Exercising regularly is one of the best things you can do for healthy living.
Its greatest benefits include helping fight obesity, achieve and maintain a healthy body weight, maintain muscle mass, reduce risk of chronic disease, reduce stress, relieve symptoms of depression and anxiety, gives more energy, increase bone density, strengthen the heart and lungs, improve quality of life and confidence.
We all know exercise is good; however it can be hard to put the knowledge into practice. There are so many different suggestions on the types of activities and the ideal frequency, it can lead to information overload. The most important thing is some exercise—any type of exercise—is better than no exercise
A few guidelines on exercise:
It is more important to exercise consistently than to worry about how to exercise.
Choose an exercise program in which you can remain consistent. Stay with the exercise program that you enjoy as much as possible
Schedule work outs instead of trying to work an exercise program into your existing schedule.
Don’t overdo if you have not been exercising for quite some duration of time. It is important that you don’t hurt yourself. Start slowly and gradually increase the length and intensity of your workout.
If you have any existing health issues or joints or musculoskeletal problems or over the age of 40 years, take guidance from a specialized person to choose your exercise program.
Building your muscle mass through strength training can be beneficial during a weight loss program as it will help your body retain the muscle mass and lose only the fat mass.
There are several Yoga asanas and Pranayama that can prove beneficial in improving our body’s flexibility, increasing the strength of muscles, tissues and ligaments and even in managing many lifestyle issues.
Cardio exercise is any rhythmic activity performed continuously and can include activities like walking, running, aerobics, cycling, swimming, and dancing. Cardio strengthens the heart and lungs, increases endurance and burns calories.
Strength training works in a different way than cardio and is equally important for good health and weight loss. With strength training, you lift weights (dumbbells, barbells, kettlebells, resistance bands, machines, etc.) to strengthen the muscles, bones, and connective tissue. Strength training builds lean muscle tissue, which raises metabolism helping you to reduce body fat provided the calorie intake is kept in line. If you are new to resistance exercise and intimidated by using weights, bodyweight exercises like squats, pushups and planks are a great way to start.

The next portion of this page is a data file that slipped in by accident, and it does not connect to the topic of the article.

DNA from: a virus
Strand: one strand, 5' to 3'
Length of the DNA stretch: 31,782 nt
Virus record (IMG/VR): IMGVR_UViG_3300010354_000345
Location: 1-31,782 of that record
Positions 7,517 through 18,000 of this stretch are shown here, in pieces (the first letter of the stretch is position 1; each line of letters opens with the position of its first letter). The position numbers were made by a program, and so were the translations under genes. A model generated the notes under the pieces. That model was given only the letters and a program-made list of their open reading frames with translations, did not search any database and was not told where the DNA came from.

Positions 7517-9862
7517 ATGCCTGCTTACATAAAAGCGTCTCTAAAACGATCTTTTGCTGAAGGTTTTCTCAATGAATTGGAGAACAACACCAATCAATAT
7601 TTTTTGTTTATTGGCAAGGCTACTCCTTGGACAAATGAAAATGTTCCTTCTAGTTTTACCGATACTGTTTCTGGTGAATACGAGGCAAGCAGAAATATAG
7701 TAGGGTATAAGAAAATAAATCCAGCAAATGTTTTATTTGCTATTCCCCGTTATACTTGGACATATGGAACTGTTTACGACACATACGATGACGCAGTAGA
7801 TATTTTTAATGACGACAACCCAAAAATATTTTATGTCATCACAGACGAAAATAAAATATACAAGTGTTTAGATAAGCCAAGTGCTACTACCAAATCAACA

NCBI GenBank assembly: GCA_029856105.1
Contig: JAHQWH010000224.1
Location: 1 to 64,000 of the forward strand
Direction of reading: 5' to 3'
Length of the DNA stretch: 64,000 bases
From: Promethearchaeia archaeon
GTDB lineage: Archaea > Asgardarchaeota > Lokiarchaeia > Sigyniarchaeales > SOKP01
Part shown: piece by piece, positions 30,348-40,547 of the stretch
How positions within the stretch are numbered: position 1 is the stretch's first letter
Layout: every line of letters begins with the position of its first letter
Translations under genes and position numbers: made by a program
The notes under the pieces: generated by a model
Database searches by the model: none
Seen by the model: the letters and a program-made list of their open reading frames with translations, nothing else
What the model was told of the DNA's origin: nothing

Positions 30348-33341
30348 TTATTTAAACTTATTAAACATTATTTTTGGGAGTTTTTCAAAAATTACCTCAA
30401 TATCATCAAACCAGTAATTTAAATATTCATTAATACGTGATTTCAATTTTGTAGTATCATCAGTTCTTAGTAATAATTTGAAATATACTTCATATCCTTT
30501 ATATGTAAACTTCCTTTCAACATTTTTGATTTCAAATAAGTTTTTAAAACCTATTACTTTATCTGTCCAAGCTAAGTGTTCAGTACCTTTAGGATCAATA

While stretching is often the most overlooked exercise, it’s important for keeping us agile as we get older. And, unlike the rigors of cardio and strength training, it’s relaxing and it feels good.
Stretching can be done anytime throughout the day, it’s also important to stretch after your workouts, especially if you have any chronically tight areas.
The guidelines for stretching are
- Stretch your muscles when they’re warm (after your warm-up or, even better, after your workout).
- Do static stretches with a focus on tight areas, such as the hamstrings and lower back.
- Stretch a minimum of two to three days a week. Even better would be every day.
- Stretch within your range of motion. Stretching shouldn’t hurt.
- Hold each stretch for about 15 to 30 seconds and do two to four reps of each stretch.
- Yoga workouts are a great way to both stretch your body at the same time you build endurance and promote relaxation and stress-reduction
Warm up with stretches—active movements that warm and flex the muscles you’ll be using, such as leg kicks, walking lunges, or arm swings
Cool down after your workout– it’s important to take a few minutes to cool down and allow your heart rate to return to its resting rate. A light jog or walk after a run, or some gentle stretches after strength exercises can also help prevent soreness and injuries.
Drink plenty of water– Your body performs best when it’s properly hydrated. Failing to drink enough water when you are exerting yourself over a prolonged period, especially in hot conditions, can be dangerous.
Listen to your body. If you feel pain or discomfort while working out, stop! If you feel better after a brief rest, you can slowly and gently resume your workout. But don’t try to power through pain. That’s a sure shot recipe for injury.
Rest and Recovery
While we often focus on getting in as much exercise as possible, rest and recovery are also essential for reaching your weight loss and fitness goals. While you can often do cardio every day (though you may want to rest after very intense workouts), you should have at least a day of rest between strength training workouts.
Make sure you don’t work the same muscles two days in a row to give your body the time it needs to rest and recover.
While it’s important to know basic exercise guidelines and principles, the most important step in starting an exercise routine is exploring the idea of motivation. Without that, all the advice in the world won’t do you any good.
It’s important to remember that motivation doesn’t just happen. It is something you make happen each and every day. If you have multiple reasons to exercise, you’ll always have something to get you moving, even when motivation is hard to come by. The hardest part of exercise is getting started. If you can get that far, you’ve won half the battle.